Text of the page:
San Francisco Symphony, which turns 100 on Dec. 8, is giving The City a birthday gift of a brilliant season of great music and famous artists. As it looks back on a century, the orchestra heads into the future with cutting-edge programming and in the vanguard of technology.
“In marking the orchestra’s first hundred years,” says SFS President John D. Goldman, “this season is the moment to define what this orchestra will be for its next hundred.”
Announcing the new season today, Music Director Michael Tilson Thomas — who worked with Executive Director Brent Assink and Artistic Planning Director Gregg Gleasner in a long, arduous planning process — called the occasion “an extraordinary thing, this moment in time.”
The “time” he speaks of includes innovations such as his YouTube Orchestra, electronic “Keeping Score” programs, and collaborations and performances through the Internet and HD electronics.
The centennial celebration also features commissions, some in collaboration with other orchestras, by composers including San Francisco Symphony veteran John Adams, Thomas Adès, Mason Bates, Sofia Gubaidulina and Meredith Monk.
In his 17th season at the head of the orchestra, MTT continues his advocacy of contemporary, 20th century and American music. He has scheduled such significant San Francisco premieres as violin concertos by György Ligeti and Esa-Pekka Salonen, and Shostakovich’s Symphony No. 14, which will complete the orchestra’s performances of all the Russian composer’s symphonies.
The acclaimed “American Mavericks” program returns, both in Davies Hall and on tour to New York, Ann Arbor and Chicago. MTT calls the approach to formerly neglected masterpieces by Aaron Copland, Lou Harrison, Henry Cowell, Morton Feldman, and others a matter of “a courageous spirit ... Anything goes, we’ll just go for it.”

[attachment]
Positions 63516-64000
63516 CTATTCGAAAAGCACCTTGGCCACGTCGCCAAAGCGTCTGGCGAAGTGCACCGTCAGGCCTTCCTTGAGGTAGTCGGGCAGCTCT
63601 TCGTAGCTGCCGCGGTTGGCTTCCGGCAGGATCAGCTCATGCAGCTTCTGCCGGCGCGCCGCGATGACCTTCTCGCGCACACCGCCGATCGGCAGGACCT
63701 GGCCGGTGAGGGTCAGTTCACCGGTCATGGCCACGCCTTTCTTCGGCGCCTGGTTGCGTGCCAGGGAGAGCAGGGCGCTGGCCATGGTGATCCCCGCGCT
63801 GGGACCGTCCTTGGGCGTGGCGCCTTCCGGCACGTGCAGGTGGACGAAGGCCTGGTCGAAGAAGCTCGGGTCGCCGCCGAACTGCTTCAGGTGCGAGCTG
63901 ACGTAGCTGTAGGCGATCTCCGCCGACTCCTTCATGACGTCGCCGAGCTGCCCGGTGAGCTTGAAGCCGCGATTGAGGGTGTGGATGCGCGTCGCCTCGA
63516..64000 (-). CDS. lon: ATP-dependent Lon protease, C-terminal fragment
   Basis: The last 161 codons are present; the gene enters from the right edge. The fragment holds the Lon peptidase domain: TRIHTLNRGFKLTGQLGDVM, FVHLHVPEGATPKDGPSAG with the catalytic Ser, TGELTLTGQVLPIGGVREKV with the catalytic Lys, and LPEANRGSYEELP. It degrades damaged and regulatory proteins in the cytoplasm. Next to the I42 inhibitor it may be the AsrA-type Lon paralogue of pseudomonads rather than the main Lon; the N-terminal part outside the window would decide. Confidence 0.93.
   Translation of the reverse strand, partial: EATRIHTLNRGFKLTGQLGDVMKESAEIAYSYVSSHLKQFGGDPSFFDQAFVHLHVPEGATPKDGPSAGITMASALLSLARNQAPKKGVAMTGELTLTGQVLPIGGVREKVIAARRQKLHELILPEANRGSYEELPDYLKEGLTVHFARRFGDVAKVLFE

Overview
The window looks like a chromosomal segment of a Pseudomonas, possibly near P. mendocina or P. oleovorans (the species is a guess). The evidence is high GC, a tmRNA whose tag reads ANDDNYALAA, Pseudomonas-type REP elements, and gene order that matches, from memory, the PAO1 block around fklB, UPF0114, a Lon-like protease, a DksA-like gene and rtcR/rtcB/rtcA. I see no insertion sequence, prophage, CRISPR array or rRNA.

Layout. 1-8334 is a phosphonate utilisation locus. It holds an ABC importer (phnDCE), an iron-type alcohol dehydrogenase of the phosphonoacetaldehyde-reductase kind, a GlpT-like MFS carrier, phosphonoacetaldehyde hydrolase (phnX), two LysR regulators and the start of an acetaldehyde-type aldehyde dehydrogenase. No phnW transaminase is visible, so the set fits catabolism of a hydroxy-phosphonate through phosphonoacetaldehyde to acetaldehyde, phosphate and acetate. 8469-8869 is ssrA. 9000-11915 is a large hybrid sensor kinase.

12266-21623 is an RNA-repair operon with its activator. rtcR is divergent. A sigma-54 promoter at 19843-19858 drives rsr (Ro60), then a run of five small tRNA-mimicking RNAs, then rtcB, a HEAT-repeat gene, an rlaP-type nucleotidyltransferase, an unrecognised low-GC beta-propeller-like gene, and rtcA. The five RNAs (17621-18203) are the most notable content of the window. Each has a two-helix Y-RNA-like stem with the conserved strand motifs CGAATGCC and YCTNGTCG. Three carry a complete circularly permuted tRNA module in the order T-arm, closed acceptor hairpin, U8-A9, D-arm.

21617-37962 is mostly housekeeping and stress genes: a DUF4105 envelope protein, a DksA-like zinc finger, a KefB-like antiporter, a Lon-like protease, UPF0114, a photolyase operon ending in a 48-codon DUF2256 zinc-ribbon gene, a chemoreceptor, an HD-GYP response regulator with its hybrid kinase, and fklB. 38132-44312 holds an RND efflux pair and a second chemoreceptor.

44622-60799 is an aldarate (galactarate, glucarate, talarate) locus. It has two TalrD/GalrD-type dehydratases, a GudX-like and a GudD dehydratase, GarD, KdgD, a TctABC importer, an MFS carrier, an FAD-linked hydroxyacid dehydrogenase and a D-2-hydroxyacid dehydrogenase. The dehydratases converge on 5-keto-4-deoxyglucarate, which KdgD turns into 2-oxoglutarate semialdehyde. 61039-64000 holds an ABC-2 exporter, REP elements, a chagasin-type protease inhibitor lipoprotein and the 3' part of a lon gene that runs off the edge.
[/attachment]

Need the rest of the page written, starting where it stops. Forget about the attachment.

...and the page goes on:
“Mavericks” first appeared and won raves in 2000 following a joint concert with surviving members of the Grateful Dead in an unprecedented collaboration. Last week’s sold-out performances of concerts featuring the premiere of Feldman’s 1971 “Rothko Chapel” brought raves.
Expecting a 2011-12 audience of up to a half a million, the symphony — with a $63 million budget and orchestral and choral forces of 250 — is a major artistic, educational and economic power in The City, which it represents on national and global tours. Important contributors to the centennial include Chevron, Wells Fargo and Bank of America.
Six of the country’s other renowned orchestras join the party in Davies Hall throughout the season, each with a pair of concerts featuring commissioned works.
Thinking big, the symphony is offering semi-staged works, some with film and video projections, such as Debussy’s “The Martyrdom of Saint Sébastian,” the Bartók opera “Duke Bluebeard’s Castle,” and, in honor of The City’s past, “Barbary Coast and Beyond.”
Impressive guest artists include violinists Joshua Bell, Hilary Hahn, Leila Josefowicz, Christian Tetzlaff and Pinchas Zukerman; pianists Emanuel Ax, Kirill Gerstein, Garrick Ohlsson, Horacio Gutiérrez and Yuja Wang and cellist Yo-Yo Ma.
Featured singing stars that will make opera companies envious include: Laura Claycomb, Sasha Cooke, Michelle DeYoung, Olga Guryakova, Alan Held, Katarina Karnéus, Jessye Norman, Sondra Radvanovsky, Dawn Upshaw and Dolora Zajick.
Among a score of illustrious guest conductors are former San Francisco Symphony music directors Edo de Waart (1977-1985) and Herbert Blomstedt (1985-1995).
The Sept. 7 opening gala featuring pianist Lang Lang and volinist Itzhak Perlman will be filmed for public television’s “Great Performances” series.
In addition to Davies Hall concerts, the celebration also features expanded music education programs in San Francisco public schools, formation of a new Community Music Program to foster amateur music-making and free outdoor concerts.
IF YOU GO
Where: Davies Symphony Hall, 201 Van Ness Ave., San Francisco
When: Sept. 7 through June 30, 2012
Tickets: Subscriptions from $180 to $810 for six concerts; $720 to $3,240 for 24 concerts
Contact: (415) 864-6000, www.sfsymphony.org
Among the huge, varied 2011-12 lineup is a rich selection of vocal and choral works — new, unusual, important or all three. Here are a few examples: